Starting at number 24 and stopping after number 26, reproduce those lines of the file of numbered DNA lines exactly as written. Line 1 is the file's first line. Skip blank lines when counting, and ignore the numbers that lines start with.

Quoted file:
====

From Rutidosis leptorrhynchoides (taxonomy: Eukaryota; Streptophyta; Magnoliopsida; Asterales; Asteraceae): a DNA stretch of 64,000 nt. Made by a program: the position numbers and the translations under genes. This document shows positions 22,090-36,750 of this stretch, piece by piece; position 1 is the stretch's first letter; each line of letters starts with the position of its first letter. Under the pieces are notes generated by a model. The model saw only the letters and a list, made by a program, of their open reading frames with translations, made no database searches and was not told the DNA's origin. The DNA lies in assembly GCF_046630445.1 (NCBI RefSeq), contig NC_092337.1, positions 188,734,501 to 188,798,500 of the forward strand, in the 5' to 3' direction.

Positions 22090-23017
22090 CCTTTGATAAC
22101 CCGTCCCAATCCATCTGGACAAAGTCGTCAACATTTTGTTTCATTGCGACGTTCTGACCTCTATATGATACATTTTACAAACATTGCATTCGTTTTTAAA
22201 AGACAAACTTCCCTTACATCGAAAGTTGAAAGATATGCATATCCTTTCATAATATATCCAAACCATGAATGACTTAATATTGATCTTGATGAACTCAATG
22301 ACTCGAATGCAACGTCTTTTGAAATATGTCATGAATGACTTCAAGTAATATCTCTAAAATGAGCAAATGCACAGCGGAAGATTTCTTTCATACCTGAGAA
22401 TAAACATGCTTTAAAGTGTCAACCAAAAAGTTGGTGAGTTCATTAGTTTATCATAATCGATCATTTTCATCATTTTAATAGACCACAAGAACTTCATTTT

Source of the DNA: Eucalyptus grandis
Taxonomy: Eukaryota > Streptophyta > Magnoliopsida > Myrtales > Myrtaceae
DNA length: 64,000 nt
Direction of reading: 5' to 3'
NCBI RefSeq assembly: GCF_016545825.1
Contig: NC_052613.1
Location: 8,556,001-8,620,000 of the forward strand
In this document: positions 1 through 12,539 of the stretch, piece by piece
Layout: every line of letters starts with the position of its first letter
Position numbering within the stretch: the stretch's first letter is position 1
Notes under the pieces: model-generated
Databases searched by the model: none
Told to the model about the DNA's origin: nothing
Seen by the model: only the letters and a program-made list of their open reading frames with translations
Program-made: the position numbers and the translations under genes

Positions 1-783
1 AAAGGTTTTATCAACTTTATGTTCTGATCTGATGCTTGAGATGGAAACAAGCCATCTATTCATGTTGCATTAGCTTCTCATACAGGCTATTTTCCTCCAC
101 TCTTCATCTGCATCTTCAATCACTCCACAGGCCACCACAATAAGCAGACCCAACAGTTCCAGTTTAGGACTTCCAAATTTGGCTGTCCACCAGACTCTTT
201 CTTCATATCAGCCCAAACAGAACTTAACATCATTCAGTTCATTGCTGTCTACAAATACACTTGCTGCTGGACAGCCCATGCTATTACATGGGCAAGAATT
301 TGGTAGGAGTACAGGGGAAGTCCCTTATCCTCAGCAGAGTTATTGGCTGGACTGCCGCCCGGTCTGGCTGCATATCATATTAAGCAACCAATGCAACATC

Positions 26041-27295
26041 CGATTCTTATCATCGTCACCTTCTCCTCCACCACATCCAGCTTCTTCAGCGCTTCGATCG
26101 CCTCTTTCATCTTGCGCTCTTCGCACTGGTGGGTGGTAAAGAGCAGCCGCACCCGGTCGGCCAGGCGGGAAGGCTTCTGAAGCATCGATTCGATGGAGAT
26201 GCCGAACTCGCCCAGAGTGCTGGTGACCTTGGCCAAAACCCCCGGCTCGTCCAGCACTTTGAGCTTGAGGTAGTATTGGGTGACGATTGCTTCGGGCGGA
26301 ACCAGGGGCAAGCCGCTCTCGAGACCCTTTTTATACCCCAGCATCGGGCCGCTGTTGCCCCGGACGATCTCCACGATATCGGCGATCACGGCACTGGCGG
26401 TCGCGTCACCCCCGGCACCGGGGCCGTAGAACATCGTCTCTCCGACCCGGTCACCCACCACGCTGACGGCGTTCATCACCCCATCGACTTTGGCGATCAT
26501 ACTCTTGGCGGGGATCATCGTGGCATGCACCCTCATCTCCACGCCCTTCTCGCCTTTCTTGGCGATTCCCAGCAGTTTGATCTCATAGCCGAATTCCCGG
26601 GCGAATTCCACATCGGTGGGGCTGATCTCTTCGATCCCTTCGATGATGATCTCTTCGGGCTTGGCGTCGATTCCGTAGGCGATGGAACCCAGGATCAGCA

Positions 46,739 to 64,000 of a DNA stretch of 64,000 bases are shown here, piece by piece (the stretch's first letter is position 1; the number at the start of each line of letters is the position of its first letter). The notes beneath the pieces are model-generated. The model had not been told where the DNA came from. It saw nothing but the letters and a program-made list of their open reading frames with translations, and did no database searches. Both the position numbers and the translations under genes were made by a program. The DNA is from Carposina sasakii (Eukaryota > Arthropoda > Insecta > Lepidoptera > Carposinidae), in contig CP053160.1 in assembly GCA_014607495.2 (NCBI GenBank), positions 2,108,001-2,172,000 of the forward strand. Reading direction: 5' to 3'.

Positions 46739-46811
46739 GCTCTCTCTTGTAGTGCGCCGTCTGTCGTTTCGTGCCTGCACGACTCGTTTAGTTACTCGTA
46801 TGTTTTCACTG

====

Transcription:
1 AAAGGTTTTATCAACTTTATGTTCTGATCTGATGCTTGAGATGGAAACAAGCCATCTATTCATGTTGCATTAGCTTCTCATACAGGCTATTTTCCTCCAC
101 TCTTCATCTGCATCTTCAATCACTCCACAGGCCACCACAATAAGCAGACCCAACAGTTCCAGTTTAGGACTTCCAAATTTGGCTGTCCACCAGACTCTTT
201 CTTCATATCAGCCCAAACAGAACTTAACATCATTCAGTTCATTGCTGTCTACAAATACACTTGCTGCTGGACAGCCCATGCTATTACATGGGCAAGAATT